Harris Eloph: Jan. 24, 1939 – Nov. 18, 2017

Eloph

Eloph

Harris Eloph, 78, a resident of Oak Harbor for 34 years, lost his 9-year battle to idiopathic pulmonary fibrosis on Nov. 18, 2017 at the family home.

A celebration of life will be held at noon on Sunday, Dec. 31 at the First United Methodist Church in Oak Harbor. Another event will be at the North Whidbey Sportsmen Association in December.

Harris was born in New Haven, Ind., on Jan. 24, 1939 to Harris and Margaret Eloph and grew up in Fort Wayne, Ind., with his two sisters, Karen and Kathryn. He attended South Side High School.

On June 22, 1968, he married Susan Mills and started their 49 and a half years together, moving to Oak Harbor in 1983.

Together they had two sons, Thomas Eloph (Heather) in Honolulu, and John Eloph (Bobbe) in Silverdale, and two grandchildren, Kylie (4) and Ray (13). From a former marriage Harris had two children in Fort Wayne, Sandra Jones (Dan) and Mark Eloph, two granddaughters, Crystal Wolford (James) and Natasha Jones. Great-grandchildren are David (14), Keanu (8), and Caya (4) in Ossian, Ind.

He was preceded in death by his sister and her husband, Kathryn and Phil Gieseking. A sister Karen Wade (Nick) survives in Fort Wayne, and nieces and nephews in Ohio, Texas, and Indiana, as well as brother-in-law Raymond Mills at Harris’ home in Oak Harbor and sister-in-law Sandra Mills in Goodyear, Ariz.

Harris was well-known for his love of cooking for his buddies at the North Whidbey Sportsmen Association and at his church, where he was a chef at several events of the Walk to Emmaus, Mirth and weekly gatherings of young people.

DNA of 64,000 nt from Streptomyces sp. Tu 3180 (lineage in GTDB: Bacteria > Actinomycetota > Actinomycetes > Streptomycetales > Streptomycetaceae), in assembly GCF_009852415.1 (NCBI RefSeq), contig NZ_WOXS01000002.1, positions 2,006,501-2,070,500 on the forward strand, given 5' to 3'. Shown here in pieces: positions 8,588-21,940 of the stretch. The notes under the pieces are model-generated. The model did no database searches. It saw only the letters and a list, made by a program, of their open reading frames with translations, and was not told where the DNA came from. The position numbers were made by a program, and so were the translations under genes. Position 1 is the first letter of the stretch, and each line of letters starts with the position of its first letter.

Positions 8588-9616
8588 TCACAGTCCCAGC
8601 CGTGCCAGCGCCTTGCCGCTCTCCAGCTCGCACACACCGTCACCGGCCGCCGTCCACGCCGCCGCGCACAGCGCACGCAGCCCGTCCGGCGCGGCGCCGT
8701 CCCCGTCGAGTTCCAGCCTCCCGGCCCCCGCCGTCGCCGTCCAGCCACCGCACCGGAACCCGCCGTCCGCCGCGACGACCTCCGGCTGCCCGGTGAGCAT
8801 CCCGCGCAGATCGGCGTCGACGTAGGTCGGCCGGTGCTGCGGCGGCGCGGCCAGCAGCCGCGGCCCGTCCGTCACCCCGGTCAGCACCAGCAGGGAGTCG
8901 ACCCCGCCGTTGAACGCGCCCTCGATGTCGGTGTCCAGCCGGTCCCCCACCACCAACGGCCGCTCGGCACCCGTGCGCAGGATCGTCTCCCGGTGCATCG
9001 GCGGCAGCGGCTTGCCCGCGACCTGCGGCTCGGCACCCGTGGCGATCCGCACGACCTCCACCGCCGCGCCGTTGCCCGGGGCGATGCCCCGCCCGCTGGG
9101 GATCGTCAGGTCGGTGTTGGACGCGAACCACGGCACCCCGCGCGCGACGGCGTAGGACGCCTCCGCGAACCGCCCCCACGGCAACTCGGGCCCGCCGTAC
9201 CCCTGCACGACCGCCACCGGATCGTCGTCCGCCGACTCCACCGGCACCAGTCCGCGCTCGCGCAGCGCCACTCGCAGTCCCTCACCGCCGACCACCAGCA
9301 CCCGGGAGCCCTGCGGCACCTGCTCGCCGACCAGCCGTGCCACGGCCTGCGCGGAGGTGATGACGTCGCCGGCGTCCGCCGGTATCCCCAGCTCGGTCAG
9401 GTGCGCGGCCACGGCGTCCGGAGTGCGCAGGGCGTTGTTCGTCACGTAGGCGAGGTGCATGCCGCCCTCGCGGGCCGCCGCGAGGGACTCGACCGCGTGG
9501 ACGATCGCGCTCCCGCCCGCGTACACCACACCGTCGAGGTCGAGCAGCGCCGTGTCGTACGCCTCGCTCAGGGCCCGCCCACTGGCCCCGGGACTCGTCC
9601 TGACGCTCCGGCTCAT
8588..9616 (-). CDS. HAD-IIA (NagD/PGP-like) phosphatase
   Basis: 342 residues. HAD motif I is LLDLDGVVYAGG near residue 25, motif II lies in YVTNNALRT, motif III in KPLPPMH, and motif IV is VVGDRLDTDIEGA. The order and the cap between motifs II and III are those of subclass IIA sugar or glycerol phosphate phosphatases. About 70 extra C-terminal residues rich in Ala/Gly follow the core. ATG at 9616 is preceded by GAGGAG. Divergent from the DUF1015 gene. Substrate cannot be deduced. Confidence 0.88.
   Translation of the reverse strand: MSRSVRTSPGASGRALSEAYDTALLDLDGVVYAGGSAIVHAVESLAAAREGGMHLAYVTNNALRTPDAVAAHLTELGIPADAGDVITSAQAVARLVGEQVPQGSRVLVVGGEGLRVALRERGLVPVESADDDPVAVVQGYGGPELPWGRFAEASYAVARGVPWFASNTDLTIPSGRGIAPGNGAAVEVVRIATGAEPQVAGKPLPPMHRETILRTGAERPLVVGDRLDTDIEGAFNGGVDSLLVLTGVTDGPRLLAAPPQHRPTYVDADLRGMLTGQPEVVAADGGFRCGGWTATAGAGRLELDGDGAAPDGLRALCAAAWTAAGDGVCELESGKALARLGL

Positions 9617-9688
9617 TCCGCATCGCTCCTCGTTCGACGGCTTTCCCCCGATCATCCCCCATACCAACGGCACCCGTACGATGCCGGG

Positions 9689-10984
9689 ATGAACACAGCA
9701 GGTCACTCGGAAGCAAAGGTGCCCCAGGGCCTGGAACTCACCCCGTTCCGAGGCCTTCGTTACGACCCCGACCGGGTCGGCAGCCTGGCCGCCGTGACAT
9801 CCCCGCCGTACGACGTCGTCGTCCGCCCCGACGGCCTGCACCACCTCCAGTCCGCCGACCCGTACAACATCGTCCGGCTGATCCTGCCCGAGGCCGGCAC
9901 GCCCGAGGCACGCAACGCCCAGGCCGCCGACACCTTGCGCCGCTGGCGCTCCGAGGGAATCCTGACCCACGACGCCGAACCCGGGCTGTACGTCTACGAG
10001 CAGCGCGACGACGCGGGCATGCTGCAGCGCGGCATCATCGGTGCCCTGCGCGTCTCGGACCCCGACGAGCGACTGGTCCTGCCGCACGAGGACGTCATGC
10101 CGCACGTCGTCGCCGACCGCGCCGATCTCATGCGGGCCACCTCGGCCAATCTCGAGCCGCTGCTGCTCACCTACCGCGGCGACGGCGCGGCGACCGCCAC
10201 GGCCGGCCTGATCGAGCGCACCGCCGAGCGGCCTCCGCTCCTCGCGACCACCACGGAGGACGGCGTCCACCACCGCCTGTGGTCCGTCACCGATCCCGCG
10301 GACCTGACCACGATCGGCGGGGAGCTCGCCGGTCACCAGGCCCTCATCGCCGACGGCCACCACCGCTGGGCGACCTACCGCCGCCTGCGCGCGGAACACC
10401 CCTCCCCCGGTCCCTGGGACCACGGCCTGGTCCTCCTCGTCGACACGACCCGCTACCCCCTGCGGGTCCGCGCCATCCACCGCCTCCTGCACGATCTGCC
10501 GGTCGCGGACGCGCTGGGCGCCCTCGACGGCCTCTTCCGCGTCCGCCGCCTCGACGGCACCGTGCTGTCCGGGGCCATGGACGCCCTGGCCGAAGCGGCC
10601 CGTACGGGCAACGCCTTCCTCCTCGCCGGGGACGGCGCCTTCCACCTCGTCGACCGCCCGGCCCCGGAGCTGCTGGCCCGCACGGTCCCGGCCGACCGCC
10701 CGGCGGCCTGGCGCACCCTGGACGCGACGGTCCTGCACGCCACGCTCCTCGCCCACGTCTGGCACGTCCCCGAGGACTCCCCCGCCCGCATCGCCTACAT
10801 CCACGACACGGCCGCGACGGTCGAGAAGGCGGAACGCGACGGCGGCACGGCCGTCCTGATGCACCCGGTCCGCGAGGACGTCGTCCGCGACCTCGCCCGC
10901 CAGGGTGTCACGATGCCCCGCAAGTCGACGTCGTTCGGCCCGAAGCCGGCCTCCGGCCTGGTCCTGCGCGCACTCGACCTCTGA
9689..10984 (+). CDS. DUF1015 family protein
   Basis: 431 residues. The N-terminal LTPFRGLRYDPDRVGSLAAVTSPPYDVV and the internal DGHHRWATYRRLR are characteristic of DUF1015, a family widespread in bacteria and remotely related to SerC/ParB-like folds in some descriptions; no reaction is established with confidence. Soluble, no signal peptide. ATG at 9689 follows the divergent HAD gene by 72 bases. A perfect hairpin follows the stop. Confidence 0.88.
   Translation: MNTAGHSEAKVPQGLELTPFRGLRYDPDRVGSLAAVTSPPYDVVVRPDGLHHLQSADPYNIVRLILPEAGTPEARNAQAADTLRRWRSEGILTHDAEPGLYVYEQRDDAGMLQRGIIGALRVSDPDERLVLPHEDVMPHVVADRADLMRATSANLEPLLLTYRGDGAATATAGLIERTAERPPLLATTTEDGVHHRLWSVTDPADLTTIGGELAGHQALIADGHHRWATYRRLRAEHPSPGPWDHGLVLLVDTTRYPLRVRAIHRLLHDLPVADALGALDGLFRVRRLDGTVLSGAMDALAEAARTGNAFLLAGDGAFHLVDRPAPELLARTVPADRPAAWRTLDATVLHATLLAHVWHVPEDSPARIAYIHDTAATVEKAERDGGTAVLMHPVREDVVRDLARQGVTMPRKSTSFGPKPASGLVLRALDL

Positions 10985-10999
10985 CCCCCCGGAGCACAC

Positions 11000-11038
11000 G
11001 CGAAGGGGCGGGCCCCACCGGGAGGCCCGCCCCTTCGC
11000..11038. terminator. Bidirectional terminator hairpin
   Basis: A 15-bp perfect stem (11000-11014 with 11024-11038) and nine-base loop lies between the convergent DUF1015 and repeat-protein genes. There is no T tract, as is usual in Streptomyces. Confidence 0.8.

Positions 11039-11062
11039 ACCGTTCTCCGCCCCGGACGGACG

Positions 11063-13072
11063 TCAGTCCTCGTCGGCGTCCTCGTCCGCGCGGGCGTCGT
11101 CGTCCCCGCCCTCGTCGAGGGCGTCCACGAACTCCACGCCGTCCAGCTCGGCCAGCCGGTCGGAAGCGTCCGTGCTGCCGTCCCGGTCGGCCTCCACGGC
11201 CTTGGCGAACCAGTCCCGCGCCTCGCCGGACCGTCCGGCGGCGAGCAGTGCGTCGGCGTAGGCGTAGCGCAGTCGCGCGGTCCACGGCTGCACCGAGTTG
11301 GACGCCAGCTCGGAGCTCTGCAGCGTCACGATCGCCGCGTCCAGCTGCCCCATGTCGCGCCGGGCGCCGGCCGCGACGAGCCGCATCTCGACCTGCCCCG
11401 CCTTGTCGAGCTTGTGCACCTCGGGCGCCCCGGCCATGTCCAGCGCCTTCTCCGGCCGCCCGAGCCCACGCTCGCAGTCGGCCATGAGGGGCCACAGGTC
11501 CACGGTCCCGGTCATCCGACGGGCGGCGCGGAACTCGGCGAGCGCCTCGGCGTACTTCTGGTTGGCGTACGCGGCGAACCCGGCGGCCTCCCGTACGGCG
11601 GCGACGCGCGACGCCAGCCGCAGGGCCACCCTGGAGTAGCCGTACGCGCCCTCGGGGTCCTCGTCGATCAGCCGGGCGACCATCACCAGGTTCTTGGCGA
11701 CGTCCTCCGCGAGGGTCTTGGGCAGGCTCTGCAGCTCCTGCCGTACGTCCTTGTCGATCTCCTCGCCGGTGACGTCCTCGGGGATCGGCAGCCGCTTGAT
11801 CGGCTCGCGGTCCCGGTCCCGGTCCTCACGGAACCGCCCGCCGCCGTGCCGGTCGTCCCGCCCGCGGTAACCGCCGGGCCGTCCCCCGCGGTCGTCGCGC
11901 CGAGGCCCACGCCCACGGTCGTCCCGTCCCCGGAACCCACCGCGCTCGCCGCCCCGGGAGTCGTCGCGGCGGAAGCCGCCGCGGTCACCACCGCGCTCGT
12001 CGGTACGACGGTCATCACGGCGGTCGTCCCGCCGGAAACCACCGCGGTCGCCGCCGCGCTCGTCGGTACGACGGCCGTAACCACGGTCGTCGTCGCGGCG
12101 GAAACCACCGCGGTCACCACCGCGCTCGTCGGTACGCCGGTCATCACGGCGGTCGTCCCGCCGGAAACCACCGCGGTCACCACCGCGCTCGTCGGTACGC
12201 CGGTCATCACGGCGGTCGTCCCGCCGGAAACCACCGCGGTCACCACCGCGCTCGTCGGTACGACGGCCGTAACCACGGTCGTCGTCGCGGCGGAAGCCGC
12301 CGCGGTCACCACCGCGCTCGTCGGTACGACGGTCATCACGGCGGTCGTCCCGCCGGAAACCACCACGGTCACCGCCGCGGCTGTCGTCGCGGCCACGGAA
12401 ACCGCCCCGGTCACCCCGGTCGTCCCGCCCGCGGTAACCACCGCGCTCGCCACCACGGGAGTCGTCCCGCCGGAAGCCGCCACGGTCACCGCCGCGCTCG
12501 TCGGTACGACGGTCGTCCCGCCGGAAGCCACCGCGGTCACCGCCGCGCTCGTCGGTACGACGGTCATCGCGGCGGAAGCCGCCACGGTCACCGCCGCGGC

He had a passion for deer and elk hunting, bee keeping, leather work, and making peanut brittle for friends and local businesses. He recently retired from his own business, Harris’ Mobile RV Repair, and was known for his “little gold school bus with the white porch on the back.”

He and Susan enjoyed travelling to Alaska, Hawaii, Europe and to Yellowstone National Park many times.

He donated his body to the Willed Body Program at the University of Washington. In lieu of flowers, anyone wishing to memorialize his life can contribute to Oak Harbor’s First United Methodist Church Camperships fund for youth summer camp expenses.

Harris and family are grateful to WhidbeyHealth Hospice Care that worked tirelessly for a year encouraging him with their support.

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